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 Welcome to the Internet home of the St. Johns County Florida SKYWARN net.
  
The National Weather Service (NWS), in cooperation with other organizations, has established the SKYWARN local severe weather spotting network. Founded in the early 1970's, SKYWARN is made up of a group of trained, dedicated amateur weather enthusiasts who work in conjunction with the National Weather Service by observing and reporting adverse weather conditions to promote public safety and minimize property damage. Anyone over the age of 16 with an interest in weather and public service qualifies for SKYWARN spotter training. Once trained, y  ou are a qualified SKYWARN spotter. 

  
SKYWARN is an Integral Part of the Detection and Warning Process!
With the advent of NEXRAD WSR-88D (Weather Surveillance Radar 88 Doppler) and other technologies, the art and science of weather forecasting has made great strides. But even with all the technology the National Weather Service still needs "ground truth" observations. WSR-88D Doppler radar will help locate and track potentially severe and dangerous storms, but it is SKYWARN spotters that report what the storm is actually doing (trees blown down, a tornado on the ground, flood waters washing out a bridge, a dangerous glaze of ice on roads and wires).The NWS uses the spotter information to verify that what is happening on the ground is what they are seeing on radar. It is this reporting of ground conditions that completes the circle.
Through training the NWS teaches interested volunteers to be safe, effective and accurate weather spotters who provide them with the needed ground truth. SKYWARN spotters are trained to spot tornadoes, funnel clouds, and severe thunderstorms. They are told how to report hail, strong winds, heavy rain, floods, and snow (not normally found in our area). Forecasters combine information from spotters with that of WSR-88D radar, satellite and other tools. This information is then used to provide appropriate warnings for communities in the path of the storm and to keep people informed about what is happening and what steps they may need to take to protect themselves.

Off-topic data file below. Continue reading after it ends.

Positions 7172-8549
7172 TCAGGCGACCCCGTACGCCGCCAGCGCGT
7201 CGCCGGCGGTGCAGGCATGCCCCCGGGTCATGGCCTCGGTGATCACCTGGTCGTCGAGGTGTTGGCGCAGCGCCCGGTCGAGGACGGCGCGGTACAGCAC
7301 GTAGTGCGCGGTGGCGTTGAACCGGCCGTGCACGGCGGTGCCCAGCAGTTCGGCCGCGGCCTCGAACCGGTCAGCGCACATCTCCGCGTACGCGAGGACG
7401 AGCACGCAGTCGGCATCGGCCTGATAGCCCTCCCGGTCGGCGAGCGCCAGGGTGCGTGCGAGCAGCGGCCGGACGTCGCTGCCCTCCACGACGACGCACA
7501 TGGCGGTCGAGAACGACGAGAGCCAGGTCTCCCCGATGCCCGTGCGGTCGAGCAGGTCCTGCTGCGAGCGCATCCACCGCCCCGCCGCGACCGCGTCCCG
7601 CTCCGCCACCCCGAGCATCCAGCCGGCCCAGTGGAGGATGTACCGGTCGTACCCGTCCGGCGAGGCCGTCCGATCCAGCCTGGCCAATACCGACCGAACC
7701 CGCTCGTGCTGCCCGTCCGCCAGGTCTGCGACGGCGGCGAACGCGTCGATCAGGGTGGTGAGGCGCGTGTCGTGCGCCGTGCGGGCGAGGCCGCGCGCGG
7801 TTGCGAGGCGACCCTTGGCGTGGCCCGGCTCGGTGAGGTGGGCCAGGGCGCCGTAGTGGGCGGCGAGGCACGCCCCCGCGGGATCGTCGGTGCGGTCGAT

SKYWARN™ is not a club or organization. However, we have have organized a SKYWARN™ group that works independent of any parent government agency to feed valuable information to the National Weather Service.
 
SKYWARN™ spotters are not "Storm Chasers". While the functions and methods are similar, spotter stays close to home and normally have ties to a local NWS agency.

How does SKYWARN work?
Normally SKYWARN is placed on stand-by when a severe weather watch is posted by the National Weather Service. Once that watch is upgraded to a warning, SKYWARN may be activated and spotters are asked to make severe weather observations. After making an observation that is reportable, there are three ways to relay the information to the National Weather Forecast Office which include: telephone, amateur radio, and E-mail. The purpose of the St. Johns SYWARN net is to allow amateur radio operators in St. Johns county and surrounding areas to report their observations using the 145.210 repeater. Amateur radio operators are often mobile and have the means to make contacts via 2 meter radio. This gives the NWS a broader footprint and allows for more timely reporting.
 
How do I become a SKYWARN Spotter?
All you need to do to become a member of the SKYWARN volunteer network is an interest in watching the sky and a dedication to helping save lives. You must be at least 16 years old, be able to observe weather (though no instruments are required), and have access to a telephone, Internet, or be a licensed amateur radio operator so you can relay your reports by radio. You also must take a SKYWARN class, a free seminar conducted by the NWS that teaches you the basics of how SKYWARN operates, and how to recognize and report severe weather.
 
   

 


 
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